HMCS Sea Cliff

There has been only one vessel named HMCS Sea Cliff in the Royal Canadian Navy.

HMCS Sea Cliff (K344)

At first designated as twin-screw corvette, this class was designed for the Royal Navy and was intended to remedy the corvette’s shortcomings as an ocean escort. A far more habitable ship than the smaller corvette, it was also faster and had twice the endurance. Despite the name of the class (River), the Royal Canadian Navy named their ships for towns and cities. The River Class frigates were used as anti-submarine convoy escorts in the North Atlantic.

Alternatively named for Leamington, Ontario because there was another ship bearing that name in a Commonwealth navy; the River Class frigate HMCS Sea Cliff was commissioned on 26 September 1944 at Québec City, Québec.

She arrived at Halifax, Nova Scotia, on 20 October, proceeding to Bermuda in November to work up. On completion, she sailed to St. John’s, Newfoundland, to become a member of Escort Group C-3, and left 23 December to join her first convoy, HX.237. She spent the remainder of the war on North Atlantic convoy duty, and on 21 May 1945 left Londonderry, Northern Ireland, for the last time, to join convoy ON.304 on her passage to Canada. She began refit at Liverpool, Nova Scotia, on 10 June, but work was halted 28 August due to the end of the war. She was placed in reserve at Shelburne, Nova Scotia, until 1946, when she was sold to the Chilean Navy and renamed Covadonga. She was broken up in 1968.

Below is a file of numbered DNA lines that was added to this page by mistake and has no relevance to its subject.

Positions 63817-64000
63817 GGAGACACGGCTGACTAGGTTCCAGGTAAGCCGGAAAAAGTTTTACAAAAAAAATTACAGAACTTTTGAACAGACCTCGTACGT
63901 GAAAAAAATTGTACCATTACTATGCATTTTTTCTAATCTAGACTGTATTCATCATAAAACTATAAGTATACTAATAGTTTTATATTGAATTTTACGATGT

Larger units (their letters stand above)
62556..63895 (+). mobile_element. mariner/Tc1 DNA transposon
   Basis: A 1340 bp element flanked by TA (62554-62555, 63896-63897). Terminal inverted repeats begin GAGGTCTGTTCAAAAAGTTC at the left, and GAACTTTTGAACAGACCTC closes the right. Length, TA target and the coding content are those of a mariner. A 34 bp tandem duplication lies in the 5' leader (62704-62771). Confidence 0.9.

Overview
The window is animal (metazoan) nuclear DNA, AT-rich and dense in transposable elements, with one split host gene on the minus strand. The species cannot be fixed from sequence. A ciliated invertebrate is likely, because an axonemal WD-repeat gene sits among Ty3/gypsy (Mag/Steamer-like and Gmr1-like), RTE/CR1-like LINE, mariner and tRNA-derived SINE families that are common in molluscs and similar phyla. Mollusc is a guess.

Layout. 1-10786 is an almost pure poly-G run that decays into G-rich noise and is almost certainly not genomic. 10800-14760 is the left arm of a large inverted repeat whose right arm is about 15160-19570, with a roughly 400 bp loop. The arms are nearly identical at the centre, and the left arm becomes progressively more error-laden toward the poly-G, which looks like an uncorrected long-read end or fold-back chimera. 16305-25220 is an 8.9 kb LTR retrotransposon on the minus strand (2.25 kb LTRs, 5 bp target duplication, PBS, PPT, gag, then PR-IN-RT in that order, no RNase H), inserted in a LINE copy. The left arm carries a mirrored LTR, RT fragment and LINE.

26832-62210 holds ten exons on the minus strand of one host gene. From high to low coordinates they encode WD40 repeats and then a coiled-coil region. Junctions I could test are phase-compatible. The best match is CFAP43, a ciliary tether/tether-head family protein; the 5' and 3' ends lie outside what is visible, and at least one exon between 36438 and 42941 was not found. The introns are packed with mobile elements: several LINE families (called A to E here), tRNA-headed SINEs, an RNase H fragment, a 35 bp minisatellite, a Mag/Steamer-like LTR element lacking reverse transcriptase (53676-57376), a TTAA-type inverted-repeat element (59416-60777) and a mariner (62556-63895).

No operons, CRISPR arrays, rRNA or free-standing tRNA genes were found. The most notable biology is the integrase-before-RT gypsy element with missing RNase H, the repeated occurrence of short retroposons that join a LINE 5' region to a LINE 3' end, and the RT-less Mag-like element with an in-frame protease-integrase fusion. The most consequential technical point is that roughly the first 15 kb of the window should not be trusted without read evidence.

• Builder: Davie Shipbuilding and Repairing Co. Ltd., Lauzon, Québec
  • Date laid down: 20 July 1943
  • Date launched: 8 July 1944
  • Date commissioned: 26 September 1944
  • Date paid off: 28 November 1945
  • Displacement: 1468.2 tonnes
  • Dimensions: 91.9 m x 11.1 m x 2.7 m
  • Speed: 19 knots
  • Crew: 141
  • Armament: two 4-inch (102-mm) (1 x II), one 12-pound (5.45 kg) gun, eight 20-mm guns (4 x II), one Hedgehog mortar and depth charges

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